ERIC Number: ED206115
Record Type: RIE
Publication Date: 1981-Aug
Reference Count: 0
The Evolution of Federal Educational Policy.
Guthrie, James W.
Characterized by rapid growth and the increasing infusion of federal money into schools, the 1960s and 1970s can be labeled the "Federal Era" in U.S. educational policy making. This period produced three major initiatives to enhance the quality of educational opportunity: the Elementary Secondary Education Act (ESEA) Titles I and VII (Compensatory and Bilingual Education) and the Education for All Handicapped Children Act (EHCA). Both the ESEA and EHCA were conventional products of a broad social concern. However, policy initiation did not occur through traditional avenues or agents. The executive and legislative branches of government, rather than educational representatives, designed the bills and pressed for their enactment. In implementation, then, the exclusion of educators began to backfire as administrators and school board organizations decried the burden of onerous federal regulations. The conditions leading to the passage of ESEA and EHCA are unlikely to occur again. Moreover, developing demographic, economic, and political trends portend limited future federal interest in educational policy issues. There is little likelihood of federal resources being allocated to educational programs at the expense of federal initiatives in other areas. The major burden of support for public schools and their improvement will likely rest with state and local governments. (WD)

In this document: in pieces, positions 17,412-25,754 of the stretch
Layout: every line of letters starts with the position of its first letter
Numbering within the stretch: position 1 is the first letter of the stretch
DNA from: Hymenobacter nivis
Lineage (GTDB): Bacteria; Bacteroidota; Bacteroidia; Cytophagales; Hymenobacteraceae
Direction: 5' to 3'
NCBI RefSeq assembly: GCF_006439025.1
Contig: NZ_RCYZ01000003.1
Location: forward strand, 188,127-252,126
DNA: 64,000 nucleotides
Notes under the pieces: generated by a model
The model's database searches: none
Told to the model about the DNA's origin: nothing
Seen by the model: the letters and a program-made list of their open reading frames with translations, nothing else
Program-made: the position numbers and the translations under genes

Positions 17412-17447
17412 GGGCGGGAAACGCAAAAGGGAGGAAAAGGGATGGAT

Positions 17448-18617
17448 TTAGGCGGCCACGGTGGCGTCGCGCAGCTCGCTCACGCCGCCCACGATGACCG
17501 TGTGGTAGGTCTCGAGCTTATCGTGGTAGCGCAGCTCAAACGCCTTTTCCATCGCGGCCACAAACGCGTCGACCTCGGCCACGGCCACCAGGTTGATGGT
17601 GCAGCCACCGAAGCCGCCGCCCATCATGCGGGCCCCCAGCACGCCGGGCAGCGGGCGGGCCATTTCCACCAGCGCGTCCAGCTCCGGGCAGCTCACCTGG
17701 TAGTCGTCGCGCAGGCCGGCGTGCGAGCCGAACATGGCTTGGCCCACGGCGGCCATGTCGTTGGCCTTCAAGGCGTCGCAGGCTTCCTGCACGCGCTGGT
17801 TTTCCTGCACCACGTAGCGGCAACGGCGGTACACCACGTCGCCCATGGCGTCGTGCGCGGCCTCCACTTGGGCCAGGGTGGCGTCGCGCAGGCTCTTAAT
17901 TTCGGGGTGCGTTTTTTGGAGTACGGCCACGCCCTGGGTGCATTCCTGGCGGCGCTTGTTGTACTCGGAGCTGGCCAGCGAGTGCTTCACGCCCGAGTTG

Publication Type: Opinion Papers
Education Level: N/A
Sponsor: National Inst. of Education (DHEW), Washington, DC.
Authoring Institution: N/A
Identifiers: Education for All Handicapped Children Act; Elementary Secondary Education Act Title I; Elementary Secondary Education Act Title VII; Politics of Education
Note: Prepared for the School Finance Project.